Now trapped in a life she never wanted, Nomi has only one way to save Serina: surrender to her role as a Grace until she can use her position to release her sister. This is easier said than done. A traitor walks the halls of the palace, and deception lurks in every corner. But Serina is running out of time, imprisoned on an island where she must fight to the death to survive and one wrong move could cost her everything.

Grace and Fury is a story about two sisters who live in a world where women have no rights. They don't get to choose who they marry or what they do with their lives. They can't read or cut their hair. Everything is done by a man's say so.

Serina has been trained for her whole life to become a Grace for the Superior, basically the leader of the country. Graces are chosen in an event that felt very similar to what goes on in the Selection series, but slightly different. I think each city or province of the nation sent one girl to go to a party to be seen by the Superior and at the end of the night, he chooses three girls to stay on as his new Graces.

Serina is chosen to go to try to become one of the heir's first Graces. She wants this terribly to try to give her and her sister (as her handmaiden) a better life. But when the new Graces are announced, it isn't Serina that is chosen as one, but her sister Nomi, who caught the heir's eye.

Shortly after that, Serina takes the fall for Nomi when she is caught holding a book that Nomi stole and reciting from memory a favored childhood story.

Nomi is forced to go on alone as a Grace, something she never wanted for herself, and Serina is sentenced to Mount Ruin, basically a prison island that no one ever comes back from. Nomi has to try to use her position to free Serina. Serina has to try to survive on this island that is trying to kill her, but where she seems to have more freedom than she ever did before.

Grace and Fury isn't a book that I thought I was going to like as much as I did. I used an Audible credit on it because I thought it sounded a bit interesting, but wasn't expecting too much from it. Maybe it was because I was sucked into the audiobook, I don't know, but I had fun listening to this story.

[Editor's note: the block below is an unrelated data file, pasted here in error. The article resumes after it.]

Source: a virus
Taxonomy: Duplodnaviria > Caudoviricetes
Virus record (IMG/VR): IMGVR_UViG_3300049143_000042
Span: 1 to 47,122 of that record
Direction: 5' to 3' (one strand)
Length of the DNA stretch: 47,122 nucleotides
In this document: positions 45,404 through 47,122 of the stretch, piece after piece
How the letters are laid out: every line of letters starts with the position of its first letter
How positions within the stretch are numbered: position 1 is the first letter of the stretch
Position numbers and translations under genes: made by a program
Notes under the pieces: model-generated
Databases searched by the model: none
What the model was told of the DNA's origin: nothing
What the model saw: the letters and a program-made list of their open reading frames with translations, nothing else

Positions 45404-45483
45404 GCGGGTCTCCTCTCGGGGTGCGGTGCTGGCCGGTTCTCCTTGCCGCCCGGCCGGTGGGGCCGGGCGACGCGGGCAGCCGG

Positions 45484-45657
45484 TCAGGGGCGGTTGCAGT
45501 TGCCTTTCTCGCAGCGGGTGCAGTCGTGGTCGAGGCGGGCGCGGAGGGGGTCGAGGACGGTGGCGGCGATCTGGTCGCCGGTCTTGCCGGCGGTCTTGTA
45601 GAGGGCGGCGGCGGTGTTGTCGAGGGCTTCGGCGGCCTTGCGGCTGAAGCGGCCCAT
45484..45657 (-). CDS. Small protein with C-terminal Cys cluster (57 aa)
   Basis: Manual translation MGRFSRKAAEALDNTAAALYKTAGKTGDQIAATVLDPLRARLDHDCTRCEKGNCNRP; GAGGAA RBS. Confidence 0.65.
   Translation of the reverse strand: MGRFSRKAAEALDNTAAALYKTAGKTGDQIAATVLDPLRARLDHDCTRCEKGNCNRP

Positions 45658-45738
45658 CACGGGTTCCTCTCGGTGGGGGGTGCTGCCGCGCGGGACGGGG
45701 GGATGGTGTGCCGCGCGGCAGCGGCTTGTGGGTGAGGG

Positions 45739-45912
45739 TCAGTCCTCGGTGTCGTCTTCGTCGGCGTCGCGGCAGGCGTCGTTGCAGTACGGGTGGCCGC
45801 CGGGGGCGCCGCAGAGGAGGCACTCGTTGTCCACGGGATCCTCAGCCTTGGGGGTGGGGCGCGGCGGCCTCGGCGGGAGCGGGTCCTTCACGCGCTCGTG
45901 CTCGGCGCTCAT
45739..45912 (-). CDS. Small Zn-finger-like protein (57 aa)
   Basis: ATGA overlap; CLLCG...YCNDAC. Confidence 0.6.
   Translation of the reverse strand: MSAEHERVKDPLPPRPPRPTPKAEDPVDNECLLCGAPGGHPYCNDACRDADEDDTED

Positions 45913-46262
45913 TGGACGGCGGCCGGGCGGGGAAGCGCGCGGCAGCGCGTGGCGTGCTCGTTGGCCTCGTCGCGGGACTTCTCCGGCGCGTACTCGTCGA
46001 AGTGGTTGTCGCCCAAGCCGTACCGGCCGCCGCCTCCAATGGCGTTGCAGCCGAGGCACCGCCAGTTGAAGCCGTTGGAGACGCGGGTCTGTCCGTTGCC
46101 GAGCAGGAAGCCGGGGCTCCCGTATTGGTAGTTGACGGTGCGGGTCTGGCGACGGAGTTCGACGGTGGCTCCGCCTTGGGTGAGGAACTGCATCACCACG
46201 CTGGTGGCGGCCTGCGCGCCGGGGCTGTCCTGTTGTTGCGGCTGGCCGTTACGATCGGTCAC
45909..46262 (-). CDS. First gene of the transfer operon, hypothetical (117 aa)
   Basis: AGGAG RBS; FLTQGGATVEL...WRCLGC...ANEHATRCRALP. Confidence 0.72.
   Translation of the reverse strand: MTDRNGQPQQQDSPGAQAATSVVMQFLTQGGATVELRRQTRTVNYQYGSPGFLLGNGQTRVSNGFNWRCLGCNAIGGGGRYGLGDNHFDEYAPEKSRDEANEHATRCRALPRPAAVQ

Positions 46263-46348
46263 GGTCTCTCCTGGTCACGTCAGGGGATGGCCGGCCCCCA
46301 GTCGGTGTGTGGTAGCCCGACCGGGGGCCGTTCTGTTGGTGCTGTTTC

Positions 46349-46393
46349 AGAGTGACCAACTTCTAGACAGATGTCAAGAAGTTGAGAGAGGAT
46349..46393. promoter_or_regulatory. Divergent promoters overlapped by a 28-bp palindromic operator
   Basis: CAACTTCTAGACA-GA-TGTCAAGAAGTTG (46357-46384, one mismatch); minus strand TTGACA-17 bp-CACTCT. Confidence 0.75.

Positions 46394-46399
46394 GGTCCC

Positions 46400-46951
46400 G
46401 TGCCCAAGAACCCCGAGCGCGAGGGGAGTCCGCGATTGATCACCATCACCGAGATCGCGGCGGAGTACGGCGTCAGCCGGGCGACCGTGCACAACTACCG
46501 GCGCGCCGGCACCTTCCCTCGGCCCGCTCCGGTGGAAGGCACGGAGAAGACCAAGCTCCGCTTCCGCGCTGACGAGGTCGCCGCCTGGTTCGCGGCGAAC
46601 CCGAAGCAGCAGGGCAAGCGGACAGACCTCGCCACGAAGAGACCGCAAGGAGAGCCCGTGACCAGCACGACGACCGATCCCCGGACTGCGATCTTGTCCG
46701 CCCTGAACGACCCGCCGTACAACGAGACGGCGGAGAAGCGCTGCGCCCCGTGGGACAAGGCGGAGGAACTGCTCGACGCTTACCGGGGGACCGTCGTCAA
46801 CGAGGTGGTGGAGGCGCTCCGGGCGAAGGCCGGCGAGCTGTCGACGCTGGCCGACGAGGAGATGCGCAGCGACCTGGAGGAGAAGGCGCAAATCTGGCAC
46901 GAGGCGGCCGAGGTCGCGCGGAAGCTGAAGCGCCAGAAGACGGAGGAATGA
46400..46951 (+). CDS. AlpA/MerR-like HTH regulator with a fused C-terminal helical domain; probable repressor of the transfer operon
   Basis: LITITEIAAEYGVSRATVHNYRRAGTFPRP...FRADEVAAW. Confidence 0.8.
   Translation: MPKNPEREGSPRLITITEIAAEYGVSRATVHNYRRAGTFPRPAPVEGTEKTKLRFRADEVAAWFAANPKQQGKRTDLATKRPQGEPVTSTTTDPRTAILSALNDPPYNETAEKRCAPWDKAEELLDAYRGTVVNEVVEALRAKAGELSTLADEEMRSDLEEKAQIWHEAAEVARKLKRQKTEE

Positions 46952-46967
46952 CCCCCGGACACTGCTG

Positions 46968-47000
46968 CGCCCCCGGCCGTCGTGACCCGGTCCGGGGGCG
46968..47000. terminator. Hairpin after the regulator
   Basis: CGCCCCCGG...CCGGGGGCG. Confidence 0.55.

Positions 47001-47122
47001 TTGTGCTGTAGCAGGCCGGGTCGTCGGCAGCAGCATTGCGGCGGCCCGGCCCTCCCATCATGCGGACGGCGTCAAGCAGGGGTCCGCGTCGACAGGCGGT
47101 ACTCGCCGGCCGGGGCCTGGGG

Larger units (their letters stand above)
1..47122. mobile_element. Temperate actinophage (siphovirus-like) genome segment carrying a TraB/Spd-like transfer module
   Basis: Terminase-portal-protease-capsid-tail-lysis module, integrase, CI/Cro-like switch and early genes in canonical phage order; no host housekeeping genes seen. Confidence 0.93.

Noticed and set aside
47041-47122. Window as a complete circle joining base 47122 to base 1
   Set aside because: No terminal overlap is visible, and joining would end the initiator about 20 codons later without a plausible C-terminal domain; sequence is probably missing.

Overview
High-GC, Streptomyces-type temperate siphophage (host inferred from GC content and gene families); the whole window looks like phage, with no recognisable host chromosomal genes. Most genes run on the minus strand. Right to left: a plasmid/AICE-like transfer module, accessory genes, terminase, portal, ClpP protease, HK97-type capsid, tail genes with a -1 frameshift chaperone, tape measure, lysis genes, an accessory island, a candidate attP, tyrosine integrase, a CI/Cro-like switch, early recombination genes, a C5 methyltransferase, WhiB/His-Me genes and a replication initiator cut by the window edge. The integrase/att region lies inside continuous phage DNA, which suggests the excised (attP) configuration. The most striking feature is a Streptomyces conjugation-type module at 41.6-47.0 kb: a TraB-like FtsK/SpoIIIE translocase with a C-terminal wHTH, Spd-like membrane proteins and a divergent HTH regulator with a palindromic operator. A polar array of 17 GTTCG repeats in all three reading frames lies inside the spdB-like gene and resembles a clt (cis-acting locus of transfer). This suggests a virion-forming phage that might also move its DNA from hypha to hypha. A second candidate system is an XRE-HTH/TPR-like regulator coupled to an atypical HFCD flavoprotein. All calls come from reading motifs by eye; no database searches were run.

This story is primarily about Serina and Nomi and the relationship between them as sisters. There is a bit of romance in the story for each of them, but it takes a backseat to the relationship they have with each other. They never stop thinking about how they're going to escape their individual situations and save the other one.

Nomi is more of a rebel, she taught herself to read and she wants more for herself than she will ever be able to have in this oppressive society. Serina is more accepting of her situation and wants to make the best of it by becoming a Grace.

The story is told in a dual POV between Nomi in the palace, trying to figure out what happened to Serina and trying her hardest not to catch the heir's eye, and Serina, trying to figure out how to stay alive on Mount Ruin and learning that she too has some rebelliousness in her.

Nomi's POV felt very much like what I remember of The Selection. Granted, they are all chosen as Graces, but the aim is to be the one that the heir chooses to be with on his birthday when he can finally BE WITH his Graces. Except only one of the three girls actually wants that for herself. It's got all the formal "princess-y" training and fancy outings and dresses and what not.

Serina's POV felt to me kind of like a less brutal Hunger Games in that, every time there is a delivery of prisoners and rations to the island, the new prisoners are sorted off into the 5 different groups on the island and each group picks a fighter to go head to head to win the rations for their group. And it is a fight to the death. You can submit, but if you do, you are pretty much disowned from your group and on your own.

There is a plot twist in the end of this book that I definitely saw coming and is very reminiscent of the plot twist in another big YA series.

Overall, this book didn't really feel like anything new. It was a bit predictable and nothing really felt surprising about it. But I still really enjoyed it. I loved that the main focus of the book was the sisters wanting to get back to each other and I can't wait to read the sequel! I am excited to see where the story will go.

Have you read Grace and Fury yet? Do you have any good recommendations that focus on a sister relationship?

Review // These Rebel Waves by Sara Raasch

Monday, July 30, 2018


These Rebel Waves by Sara Raasch
Stream Raiders #1
Publisher: Balzer + Bray
Publication Date: August 7th, 2018
Rating: DNF
Source: Emma @ Miss Print
Format: Physical ARC

Summary (from Goodreads):

Adeluna is a soldier. Five years ago, she helped the magic-rich island of Grace Loray overthrow its oppressor, Argrid, a country ruled by religion. But adjusting to postwar life has not been easy. When an Argridian delegate vanishes during peace talks with Grace Loray’s new Council, Argrid demands brutal justice—but Lu suspects something more dangerous is at work.